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Tuners. Tuner dimensions. Vertical and horizontal mounting of tuners. Ventilation. Turntables. Leveling the turntable. Mounting level of changers and turntables. Tape decks and recorders. Amplifiers. Stack mounting. Construction of a tuner-amplifier compartment. Speaker enclosures. Infinite baffle. Bass reflex. Horns. Stereo equipment.
2. The room
Choosing the room. Placing the speaker. Room shapes. Room acoustics. Sound distribution from a speaker. Room traffic patterns. The scaled floor plan. Making room measurements. Scale dimensions. Making scale cutouts of furniture. Stereo effect. Room with an alcove. Positioning tweeter and midrange speakers.
Good design. Visual order. Static and dynamic order. Basic lines. Designing a cabinet front. Cabinet front variations. Three-dimensional relationships. Adding a speaker enclosure. Cabinet shelf. Depth as a dimension. Dynamic planes. Creation of dynamic lines by static shapes. The scalloped edge. Spiral forms. Categories of curves. Proportion and balance.
Modern style. Contemporary styling. Asymmetrical design. Examples of con temporary styling. Traditional and period styles. Hepplewhite. Directoire style. French provincial, English styles. Empire style. Chippendale. Chinese Chippendale. Sheraton. Adams brothers. American styles. Regency. Early colonial. Selection of style.
Woods. African and Honduras mahogany. Luan. Walnut. Birch. Comb-grain, plain sliced and quartered oak. Avodire. Blond Iimba. Chen Chen. Sapcle. Teak. Birdseye and curly maple. Fruitwoods. Gum. Knotty pine. Fir. Veneer cuts. Lumber cuts. Plywood construction. Graining standards' for veneer faces. Fir plywood. Special surface veneers. Hardware.
Layout. Cutting. Table saw. Overarm saw. Portable rotary saw. Band saw. Sabre saw. Power jig saw. Jointing. Butt joint. Shoulder butt. Double-shouldered butt joint. Mitre joint. Mitre and spline. Lock mitre. Mitred shoulder butt. Partitions. Doweling. Mortise and tenon. Assembly. Gluing. Fitting and edging. Hardware. Legs and bases. Kit construction.
Sanding. Types of sanding. Machines. Orbital and belt sanders. Finishing curved and carved portions of the cabinet. Pre-coloring. Staining. Water, alcohol and oil stains. Bleaching. Removing filler. Filling. Pickling. Sealing. Final finish coats. Using a spray gun. Lacquer and shellac. Rubbing. Retouch. Re-assembly. Oil finish.
Burns. French polishing. Water and beverage stains. Scratches. Nicks and gouges. Crushes. Loose or broken hard ware. Cracked, crazed or alligatored finishes. Grille cloth. Loose, peeling or blistered veneer. Open joints. Cabinet clamping tools. Pipe or bar clamps. Rope as a clamp. Loose legs. Broken dowels. Loose molding. Refinishing. Paint removers.
I have long contended (sometimes rather noisily) that a hi-fi system can, and should be, as pleasant to see as it is to hear. Subjects that have been amply treated elsewhere are treated lightly, if not downright summarily: in connection with speakers and enclosures their exterior design, styling and construction are treated, not acoustical principles.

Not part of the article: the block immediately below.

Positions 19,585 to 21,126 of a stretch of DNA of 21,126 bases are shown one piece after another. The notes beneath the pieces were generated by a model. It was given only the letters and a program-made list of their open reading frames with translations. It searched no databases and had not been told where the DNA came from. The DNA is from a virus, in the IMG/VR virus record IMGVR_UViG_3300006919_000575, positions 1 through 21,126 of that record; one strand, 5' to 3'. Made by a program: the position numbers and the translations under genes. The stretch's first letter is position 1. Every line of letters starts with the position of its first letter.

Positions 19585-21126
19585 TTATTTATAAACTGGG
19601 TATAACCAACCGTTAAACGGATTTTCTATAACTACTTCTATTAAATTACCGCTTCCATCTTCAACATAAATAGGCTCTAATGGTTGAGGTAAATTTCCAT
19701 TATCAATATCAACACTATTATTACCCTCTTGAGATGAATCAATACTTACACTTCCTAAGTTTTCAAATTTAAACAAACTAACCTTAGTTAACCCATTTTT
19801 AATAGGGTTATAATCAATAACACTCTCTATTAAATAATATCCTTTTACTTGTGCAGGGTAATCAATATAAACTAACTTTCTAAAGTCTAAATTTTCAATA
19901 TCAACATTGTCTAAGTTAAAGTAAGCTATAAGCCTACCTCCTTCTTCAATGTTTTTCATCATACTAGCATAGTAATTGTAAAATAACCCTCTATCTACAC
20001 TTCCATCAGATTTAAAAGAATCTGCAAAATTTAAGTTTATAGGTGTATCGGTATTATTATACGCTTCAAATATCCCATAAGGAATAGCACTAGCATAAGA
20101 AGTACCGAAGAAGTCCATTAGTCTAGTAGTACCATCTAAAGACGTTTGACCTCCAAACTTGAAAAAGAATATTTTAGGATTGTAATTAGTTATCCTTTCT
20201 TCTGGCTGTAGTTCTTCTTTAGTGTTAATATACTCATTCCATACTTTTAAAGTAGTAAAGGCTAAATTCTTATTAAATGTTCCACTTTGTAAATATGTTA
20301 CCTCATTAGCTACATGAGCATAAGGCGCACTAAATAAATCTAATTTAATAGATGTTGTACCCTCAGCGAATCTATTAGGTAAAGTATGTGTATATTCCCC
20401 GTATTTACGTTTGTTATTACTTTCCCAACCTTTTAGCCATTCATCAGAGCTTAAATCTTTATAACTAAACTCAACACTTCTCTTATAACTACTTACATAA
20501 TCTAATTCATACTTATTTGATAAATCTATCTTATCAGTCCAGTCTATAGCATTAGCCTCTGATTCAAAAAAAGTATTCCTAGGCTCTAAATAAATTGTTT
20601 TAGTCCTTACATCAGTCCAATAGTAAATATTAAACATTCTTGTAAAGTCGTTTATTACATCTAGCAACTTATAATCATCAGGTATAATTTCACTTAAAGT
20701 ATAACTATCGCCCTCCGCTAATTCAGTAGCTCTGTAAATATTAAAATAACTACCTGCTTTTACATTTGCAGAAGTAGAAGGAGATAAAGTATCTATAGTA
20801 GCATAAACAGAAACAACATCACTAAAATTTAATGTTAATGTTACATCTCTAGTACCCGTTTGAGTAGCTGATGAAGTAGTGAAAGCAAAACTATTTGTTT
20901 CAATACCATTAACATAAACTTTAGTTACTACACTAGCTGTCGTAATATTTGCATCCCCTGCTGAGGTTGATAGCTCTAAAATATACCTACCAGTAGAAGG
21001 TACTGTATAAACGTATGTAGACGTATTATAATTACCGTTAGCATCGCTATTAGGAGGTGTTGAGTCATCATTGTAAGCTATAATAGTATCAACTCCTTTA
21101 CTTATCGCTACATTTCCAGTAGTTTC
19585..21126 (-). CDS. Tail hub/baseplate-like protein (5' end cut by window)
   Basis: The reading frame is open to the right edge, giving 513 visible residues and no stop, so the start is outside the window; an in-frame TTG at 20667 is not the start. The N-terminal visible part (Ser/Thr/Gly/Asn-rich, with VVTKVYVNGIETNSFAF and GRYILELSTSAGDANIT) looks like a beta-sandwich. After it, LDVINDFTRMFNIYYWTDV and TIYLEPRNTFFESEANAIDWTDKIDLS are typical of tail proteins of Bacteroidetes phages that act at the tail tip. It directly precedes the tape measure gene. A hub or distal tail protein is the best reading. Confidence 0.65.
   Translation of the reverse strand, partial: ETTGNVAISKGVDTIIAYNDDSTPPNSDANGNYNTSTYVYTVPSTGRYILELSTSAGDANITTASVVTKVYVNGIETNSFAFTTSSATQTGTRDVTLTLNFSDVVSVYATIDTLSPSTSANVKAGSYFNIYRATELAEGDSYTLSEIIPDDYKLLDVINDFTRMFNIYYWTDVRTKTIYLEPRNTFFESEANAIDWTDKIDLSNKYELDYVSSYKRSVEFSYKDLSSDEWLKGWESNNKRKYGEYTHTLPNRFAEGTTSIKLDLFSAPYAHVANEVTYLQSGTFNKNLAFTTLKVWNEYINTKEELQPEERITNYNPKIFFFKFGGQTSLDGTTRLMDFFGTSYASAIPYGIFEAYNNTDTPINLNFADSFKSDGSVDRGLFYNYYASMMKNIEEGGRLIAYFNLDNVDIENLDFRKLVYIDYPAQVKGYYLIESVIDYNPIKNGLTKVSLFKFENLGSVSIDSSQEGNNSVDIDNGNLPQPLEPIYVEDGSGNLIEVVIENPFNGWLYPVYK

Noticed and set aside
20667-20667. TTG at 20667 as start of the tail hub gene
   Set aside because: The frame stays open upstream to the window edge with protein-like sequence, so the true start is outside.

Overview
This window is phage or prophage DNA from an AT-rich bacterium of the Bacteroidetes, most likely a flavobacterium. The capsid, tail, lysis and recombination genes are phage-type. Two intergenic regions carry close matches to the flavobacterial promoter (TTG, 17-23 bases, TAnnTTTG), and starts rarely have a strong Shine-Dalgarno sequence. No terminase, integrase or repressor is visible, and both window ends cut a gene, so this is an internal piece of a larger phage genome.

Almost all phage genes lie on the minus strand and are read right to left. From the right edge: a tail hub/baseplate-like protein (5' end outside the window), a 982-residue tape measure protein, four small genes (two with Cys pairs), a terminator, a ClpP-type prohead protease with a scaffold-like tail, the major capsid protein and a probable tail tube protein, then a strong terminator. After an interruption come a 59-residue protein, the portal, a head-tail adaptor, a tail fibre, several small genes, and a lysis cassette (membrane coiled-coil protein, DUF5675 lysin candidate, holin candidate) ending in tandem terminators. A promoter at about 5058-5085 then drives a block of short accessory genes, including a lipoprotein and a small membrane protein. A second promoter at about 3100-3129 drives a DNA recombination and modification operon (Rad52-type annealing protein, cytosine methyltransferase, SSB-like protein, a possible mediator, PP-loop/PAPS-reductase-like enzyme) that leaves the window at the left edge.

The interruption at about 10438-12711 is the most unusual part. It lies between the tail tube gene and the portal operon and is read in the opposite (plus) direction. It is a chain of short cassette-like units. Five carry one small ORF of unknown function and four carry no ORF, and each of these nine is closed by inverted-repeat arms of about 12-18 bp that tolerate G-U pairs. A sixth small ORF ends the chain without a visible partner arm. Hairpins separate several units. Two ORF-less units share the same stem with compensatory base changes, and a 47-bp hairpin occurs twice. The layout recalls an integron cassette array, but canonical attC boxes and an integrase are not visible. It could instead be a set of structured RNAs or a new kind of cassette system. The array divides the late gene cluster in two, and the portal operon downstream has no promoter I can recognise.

Step-by-step do-it-yourself instructions on how to make a Chippendale sideboard out of three grapefruit crates and a grandfather's clock won't be found in this guide-there is already a lot of information of this kind around, but there is very little design-it-yourself literature.
Therefore, I have tried to point up some of the most important principles of design and construction as related to hi-fi furniture.
Because a pleasing end result is impossible unless the furniture housing the equipment is properly related to the room, both as to placement and styling, these aspects of the problem are discussed. And styling itself is a relatively meaningless term unless you are acquainted with the basic elements which, through various permutations and combinations, make up style.
The materials available for the construction of furniture are numerous and varied. Wood is the primary material and by becoming acquainted with the woods available you are likely to come up with some encouraging design ideas. Too, an extensive explanation of construction methods, types of jointing, and types and capabilities of tools is needed if you are to know which design ideas are practicable and which, though pretty on paper, would be difficult or impossible to build.
To make an intelligent choice of materials a knowledge of finishing methods and procedures is a necessary prerequisite. Knowing methods of repairing, retouching and refinishing will be of incalculable value, not only for maintaining your hi-fi housings, but also any of the other furniture you have that may fall into disrepair. It is likely that you will use this information most often on your standard furniture, although it is not unusual to find that someone has used the top of a speaker enclosure for a not very efficient ashtray.
As you go through the pages of this guide, remember that it is not the last word on the subject. I sincerely hope that after you have read it, you will be able to prove that.
--- JEFF MARKELL
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The author gratefully acknowledges the cooperation of these companies: Cassard & Walker, Inc.; Charak Furniture Co.; Colby Associates; De Walt Inc., Division AMF; Douglas Fir Plywood Assoc.; Electro-Voice Inc.; General Cement Manufacturing Co.; Grand Rapids Varnish Corp.; Grosfeld House, Inc.; Hardwood Plywood Institute; Herman Miller Furniture Co.; John Scalia Inc.; John Stuart Inc.; L. & J. G. Stickley Inc.; Museum of Modern Art; Porter Cable Machine Co.; Rockwell Manufacturing Co., Delta Power Tool Div.; Schmeig & Kotzian Co.; U.S. Plywood Corp.; University Loudspeakers, Inc.; Widdicomb Furniture Inc.; Wood & Hogan Inc.